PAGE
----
musica Dei donum
"Fürchtet euch nicht: Bassoons & bombards - Music from the German Baroque"
Julie Roset, sopranoa;
Paulin Bündgen, altob
Vox Luminis (Lionel Meunier)c;
rec: Sept 2018, Gedinne (B), Église Notre Damec; Oct 2019 & June 2020, Centeilles (F), Église Notre Dame
Ricercar - RIC 420 (© 2020) (67'28")
Liner-notes: E/D/F; no lyrics
Cover, track-list & booklet
Johann Rudolf AHLE (1625-1673):
Fürchtet euch nichtc;
Sonata a 8, 4 Viole e 4 Fagotti;
Philipp Friedrich BÖDDECKER (1615-1683):
Sonata sopra La Monica, fagotto solo;
Philipp Friedrich BUCHNER (1614-1669):
Johann ROSENMÜLLER (1619-1684):
Sonata VII a 4 in d minor ;
Samuel SCHEIDT (1587-1654):
Alamande 16 a 4 ;
Padouan 3 a 4 ;
Johann Hermann SCHEIN (1586-1630):
Hosianna dem Sohne Davidc;
Heinrich SCHÜTZ (1585-1672):
In lectulo meo per noctes - Invenerunt me custodes civitatis (SWV 272 & 273)ab ;
Daniel SPEER (1636-1707):
Sonata 2 ;
Johann THEILE (1646-1724):
Sonate Basson solo;
Johann VIERDANCK (1605-1646):
Canzon No. 30
 Samuel Scheidt, Paduana, galliarda, courante, alemande, intrada, canzonetto, ut vocant, in gratiam musices studiosorum, potissimum violistarum, 1621;
 Heinrich Schütz, Symphoniae Sacrae I, 1629;
 Johann Rosenmüller, Sonate a 2, 3, 4 è 5 stromenti, da arco & altri, 1682;
 Daniel Speer, Grund-richtiger ... Unterricht der Musicalischen Kunst, 1687
[VL] Zsuzsi Tóth, Stefanie True, Victoria Cassano, soprano;
Jan Kullmann, alto;
Philippe Froeliger, Robert Buckland, Olivier Berten, tenor;
Sebastian Myrus, Lionel Meunier, bass;
Bart Jacobs, organ
[SA] Elsa Frank, Francis Mercet, Adrien Reboisson, Stéphane Tamby, Krzystof Lewandowski, Jérémie Papasergio, bombard, bassoon;
Danican Papasergio, violin, viola;
Xavier Sichel, viola;
Josèphe Cottet, viola, viola da spalla;
Manon Papasergio, bass violin, viola da gamba;
Gabriel Rignol, theorbo;
Yoann Moulin, harpsichord, organ
This disc brings together two instruments which are usually associated with different periods in music history. The bombard is commonly used in music of the Renaissance, whereas we know the bassoon first and foremost as an instrument used for the performance of the basso continuo in the baroque period. Some composers of the 18th century wrote sonatas and concertos for it, and in the early 17th century it was one of the instruments for which Italian composers wrote virtuosic solo parts, for instance Dario Castello in his Sonate concertate. The bombard was a consort instrument, which existed in different pitches. Whereas most music lovers are well aware of that, the fact that the same goes for the bassoon - also known as dulcian - is far less known. In the programme that Syntagma Amici put together, these two instruments come together in music from 17th-century Germany.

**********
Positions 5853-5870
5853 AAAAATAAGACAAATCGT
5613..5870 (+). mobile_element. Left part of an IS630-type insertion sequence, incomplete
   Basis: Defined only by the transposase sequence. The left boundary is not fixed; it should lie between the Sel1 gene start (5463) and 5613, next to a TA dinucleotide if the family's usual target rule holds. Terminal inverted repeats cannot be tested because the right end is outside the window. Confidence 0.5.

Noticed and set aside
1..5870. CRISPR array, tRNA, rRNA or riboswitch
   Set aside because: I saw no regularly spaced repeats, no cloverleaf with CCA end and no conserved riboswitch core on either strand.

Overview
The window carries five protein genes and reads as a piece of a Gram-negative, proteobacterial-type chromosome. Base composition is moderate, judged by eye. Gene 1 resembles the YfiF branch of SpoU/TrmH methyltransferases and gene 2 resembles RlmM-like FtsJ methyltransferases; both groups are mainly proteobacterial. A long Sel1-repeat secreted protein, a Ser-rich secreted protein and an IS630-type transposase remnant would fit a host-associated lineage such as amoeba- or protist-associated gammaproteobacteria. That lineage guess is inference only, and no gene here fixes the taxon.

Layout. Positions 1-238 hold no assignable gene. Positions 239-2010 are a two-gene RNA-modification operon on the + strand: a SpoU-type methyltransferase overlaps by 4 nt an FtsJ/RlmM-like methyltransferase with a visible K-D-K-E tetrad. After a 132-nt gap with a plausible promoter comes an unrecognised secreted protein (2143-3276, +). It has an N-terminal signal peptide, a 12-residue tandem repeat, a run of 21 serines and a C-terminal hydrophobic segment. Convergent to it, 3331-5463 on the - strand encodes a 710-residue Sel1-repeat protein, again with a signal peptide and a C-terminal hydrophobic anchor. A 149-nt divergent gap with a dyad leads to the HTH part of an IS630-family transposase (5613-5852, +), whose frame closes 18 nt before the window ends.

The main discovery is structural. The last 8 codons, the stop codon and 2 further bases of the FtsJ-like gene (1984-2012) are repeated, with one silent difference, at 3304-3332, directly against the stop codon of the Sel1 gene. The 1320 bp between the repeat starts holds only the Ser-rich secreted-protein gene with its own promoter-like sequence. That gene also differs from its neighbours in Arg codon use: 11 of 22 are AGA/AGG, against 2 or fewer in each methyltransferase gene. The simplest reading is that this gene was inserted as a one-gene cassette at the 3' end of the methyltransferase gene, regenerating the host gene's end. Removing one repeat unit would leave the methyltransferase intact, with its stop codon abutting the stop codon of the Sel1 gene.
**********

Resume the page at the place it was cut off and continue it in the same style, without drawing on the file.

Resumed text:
The name of the ensemble is derived from the title of an important book by the German composer Michael Praetorius, Syntagma Musicum, which includes indispensable information about the instruments and performance practice of his time. It is notable that he refers to French and English names for the bombard: houtbois and hoboyen respectively. This indicates that this instrument of the renaissance turned to the oboe in the baroque era.
The title of this disc suggests that the programme is about vocal music, but in fact it includes just four vocal items. That may be the reason that the booklet omits the lyrics of these pieces. This is very unlike Ricercar's habits, and is regrettable. One of the vocal works opens the programme: Hosianna dem Sohn David by Johann Hermann Schein is a piece for Christmastide, scored for six voices (SSTTBB), three of which are bombards, partly playing colla voce. Two further vocal pieces are taken from the first collection of Symphoniae Sacrae by Heinrich Schütz. In In lectulo per noctes and Invenerunt me custodes civitatis, the two solo voices (SA) are accompanied by three low instruments and basso continuo; Schütz offers dulcians (bassoons) and viole da gamba as alternatives. Here we have the opportunity to hear two tenor bassoons, alongside the more common bass bassoon. These three also participate in the last piece in the programme, Fürchtet euch nicht by Johann Rudolf Ahle, again a piece for Christmastide. The role of the angel, announcing Jesus's birth to Mary, is scored for soprano, and there are also two choirs, of angels and shepherds respectively (SSST/ATTB). Here the three bassoons mentioned are joined by an alto bassoon.